Winslett is luminous as Madeline, who allows the Marquis to hit on her provided he doesn't step out of line (and when he does, she lets him know in no uncertain terms). She is one of his biggest fans - the Abbé has been teaching her to read, and she shares the Marquis' prose with her fellow servants before sending it on to his publisher - and she presents one of the more eloquent defenses of people who like that sort of stuff. By identifying with the characters in his tales, by being wicked "on the page," she is, she says, able to be good in life.
Phoenix works hard to make his Abbé Coulmier stand up next to Winslett and Rush, and manages to hold his own. There are a few heavy-handed moments in his performance, but it is otherwise quite satisfactory.
This excellent cast is supported by superb sets and clothing and a soundtrack which supports, rather than overpowering, the dialog-driven scenes. And dialog-driven they are - one can sense that this was originally a play, and one which could be presented on a fairly simple stage, at that. The arguments between the Abbé and the Marquis about God and literature, Madeline's defense of her penchant for reading Sade's works, and, ultimately, the simplest summation of Sade's appeal in the film ("That's terrible!" says Madeline's mother, when the girl reads some of Sade's work to her, "well, go on!") are all words, and words about words. This is not a film for lovers of action, but lovers of words will be in paradise.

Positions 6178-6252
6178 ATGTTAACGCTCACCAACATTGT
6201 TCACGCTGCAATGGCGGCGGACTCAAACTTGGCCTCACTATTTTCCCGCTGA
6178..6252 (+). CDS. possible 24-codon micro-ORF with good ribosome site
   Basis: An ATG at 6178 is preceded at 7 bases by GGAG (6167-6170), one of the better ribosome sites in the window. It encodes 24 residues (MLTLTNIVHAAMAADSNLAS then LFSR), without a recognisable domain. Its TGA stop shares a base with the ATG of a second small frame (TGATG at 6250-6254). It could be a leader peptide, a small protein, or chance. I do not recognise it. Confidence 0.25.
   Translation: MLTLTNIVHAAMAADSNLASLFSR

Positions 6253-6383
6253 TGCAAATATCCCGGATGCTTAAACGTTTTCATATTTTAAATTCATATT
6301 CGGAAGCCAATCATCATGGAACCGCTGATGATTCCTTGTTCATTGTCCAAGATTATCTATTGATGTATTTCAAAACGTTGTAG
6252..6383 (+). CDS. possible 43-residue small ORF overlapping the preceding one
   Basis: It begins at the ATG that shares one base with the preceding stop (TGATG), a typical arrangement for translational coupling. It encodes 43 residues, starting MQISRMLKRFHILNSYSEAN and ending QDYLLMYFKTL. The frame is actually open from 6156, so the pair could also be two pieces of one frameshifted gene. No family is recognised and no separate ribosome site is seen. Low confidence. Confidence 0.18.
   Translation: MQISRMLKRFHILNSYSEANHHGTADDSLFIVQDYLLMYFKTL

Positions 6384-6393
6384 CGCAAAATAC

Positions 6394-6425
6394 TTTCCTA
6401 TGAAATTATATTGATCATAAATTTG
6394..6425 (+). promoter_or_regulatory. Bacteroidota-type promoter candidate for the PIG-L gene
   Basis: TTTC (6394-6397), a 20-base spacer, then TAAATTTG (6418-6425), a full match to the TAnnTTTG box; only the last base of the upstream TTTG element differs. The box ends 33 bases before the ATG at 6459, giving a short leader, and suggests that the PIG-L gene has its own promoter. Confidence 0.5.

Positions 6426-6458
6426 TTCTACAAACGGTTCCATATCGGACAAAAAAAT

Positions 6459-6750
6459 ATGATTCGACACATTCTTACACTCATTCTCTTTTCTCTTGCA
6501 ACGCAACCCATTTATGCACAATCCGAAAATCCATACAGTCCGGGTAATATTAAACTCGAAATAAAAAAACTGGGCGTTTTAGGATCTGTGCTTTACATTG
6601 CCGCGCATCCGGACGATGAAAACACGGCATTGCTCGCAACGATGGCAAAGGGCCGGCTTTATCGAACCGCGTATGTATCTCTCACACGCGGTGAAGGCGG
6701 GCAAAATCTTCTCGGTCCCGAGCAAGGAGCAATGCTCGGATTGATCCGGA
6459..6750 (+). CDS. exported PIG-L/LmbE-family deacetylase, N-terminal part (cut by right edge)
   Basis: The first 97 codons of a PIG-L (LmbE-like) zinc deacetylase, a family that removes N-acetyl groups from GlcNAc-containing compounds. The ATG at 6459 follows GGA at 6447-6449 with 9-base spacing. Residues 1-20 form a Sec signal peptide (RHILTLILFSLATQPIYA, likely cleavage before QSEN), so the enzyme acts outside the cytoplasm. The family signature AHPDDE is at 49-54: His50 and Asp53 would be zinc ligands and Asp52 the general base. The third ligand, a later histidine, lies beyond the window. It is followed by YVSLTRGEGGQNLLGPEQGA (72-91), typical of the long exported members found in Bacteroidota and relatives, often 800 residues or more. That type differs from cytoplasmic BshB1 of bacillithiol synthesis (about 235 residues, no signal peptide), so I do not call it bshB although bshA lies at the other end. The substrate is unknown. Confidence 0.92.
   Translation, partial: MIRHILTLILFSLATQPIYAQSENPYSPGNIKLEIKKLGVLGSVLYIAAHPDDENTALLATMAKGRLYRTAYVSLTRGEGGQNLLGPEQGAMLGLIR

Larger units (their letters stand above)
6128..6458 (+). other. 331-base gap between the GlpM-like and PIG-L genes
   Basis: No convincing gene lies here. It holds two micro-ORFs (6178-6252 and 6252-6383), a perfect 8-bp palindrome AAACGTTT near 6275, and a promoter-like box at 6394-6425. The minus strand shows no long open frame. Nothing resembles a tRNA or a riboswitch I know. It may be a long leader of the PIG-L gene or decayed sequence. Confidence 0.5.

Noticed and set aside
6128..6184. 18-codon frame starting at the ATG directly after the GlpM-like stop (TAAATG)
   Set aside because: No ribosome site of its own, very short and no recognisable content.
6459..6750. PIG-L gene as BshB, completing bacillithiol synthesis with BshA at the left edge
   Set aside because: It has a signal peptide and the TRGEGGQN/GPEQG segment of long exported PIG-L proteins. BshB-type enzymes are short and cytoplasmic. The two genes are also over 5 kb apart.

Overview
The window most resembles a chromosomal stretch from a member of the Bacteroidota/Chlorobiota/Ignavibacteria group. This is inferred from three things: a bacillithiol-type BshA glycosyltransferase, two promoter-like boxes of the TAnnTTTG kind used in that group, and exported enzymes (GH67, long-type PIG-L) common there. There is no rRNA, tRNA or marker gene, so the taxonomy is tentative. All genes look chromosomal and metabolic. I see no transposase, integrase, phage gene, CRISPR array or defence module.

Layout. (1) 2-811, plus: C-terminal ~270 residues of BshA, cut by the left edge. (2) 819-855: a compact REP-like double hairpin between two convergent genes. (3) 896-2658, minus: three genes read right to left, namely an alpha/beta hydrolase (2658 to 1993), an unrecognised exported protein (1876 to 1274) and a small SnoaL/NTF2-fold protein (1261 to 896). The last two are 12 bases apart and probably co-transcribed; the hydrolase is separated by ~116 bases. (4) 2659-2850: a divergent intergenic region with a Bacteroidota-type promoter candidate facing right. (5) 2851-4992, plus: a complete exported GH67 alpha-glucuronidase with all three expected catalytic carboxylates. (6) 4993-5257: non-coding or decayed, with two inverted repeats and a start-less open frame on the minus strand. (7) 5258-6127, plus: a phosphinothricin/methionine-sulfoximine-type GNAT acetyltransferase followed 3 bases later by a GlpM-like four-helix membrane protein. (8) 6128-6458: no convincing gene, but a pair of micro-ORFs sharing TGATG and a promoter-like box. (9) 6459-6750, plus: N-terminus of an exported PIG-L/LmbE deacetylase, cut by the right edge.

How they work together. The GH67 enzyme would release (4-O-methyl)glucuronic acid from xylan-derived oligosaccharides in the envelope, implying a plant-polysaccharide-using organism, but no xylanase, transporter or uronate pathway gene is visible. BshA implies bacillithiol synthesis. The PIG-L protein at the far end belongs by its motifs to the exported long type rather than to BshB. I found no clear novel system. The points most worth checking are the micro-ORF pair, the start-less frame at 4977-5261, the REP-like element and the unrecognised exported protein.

Where the film falls short is, oddly enough, in its production. The cast, script, and performances are excellent, but the surroundings make one wonder what director Phillip Kaufman was thinking. There are unnecessarily gory and bizarre images scattered through the otherwise beautiful and realistic film (Sade's well-worn and slightly dingy finery is a stroke of genius), and for no apparent reason. The audience this film is aiming for will only be annoyed, not impressed, by amputees in an infirmary. One gets the feeling Kaufman was trying too hard to make this a visceral experience. Those familiar with Sade's work will point out that while Justine is a recognizable title, the use of it as a sort of sex-ed piece (one character reads it and learns about the joys of sex from it) is inappropriate. The text of the book is filled with extreme sadism, and memorizing it would likely have made the inexperienced reader swear off sex forever. Scriptwriter Douglas Wright would have done better to use Philosophy in the Bedroom, which is an educational treatise in libertinism. Sade himself knew of its potential, and it was originally released with the epigraph, "mothers will make this volume mandatory reading for their daughters." That aside, however, the film is a masterpiece. By turns seductive, tender, frightening, romantic, horrifying, and witty, "Quills" is not a film for the illiterati, but for intelligent people in search of a film to make them think. Provided, of course, that those intelligent people are strong of stomach. Kaufman's injected unpleasantness requires quick hands to eyes or a stout heart - or both.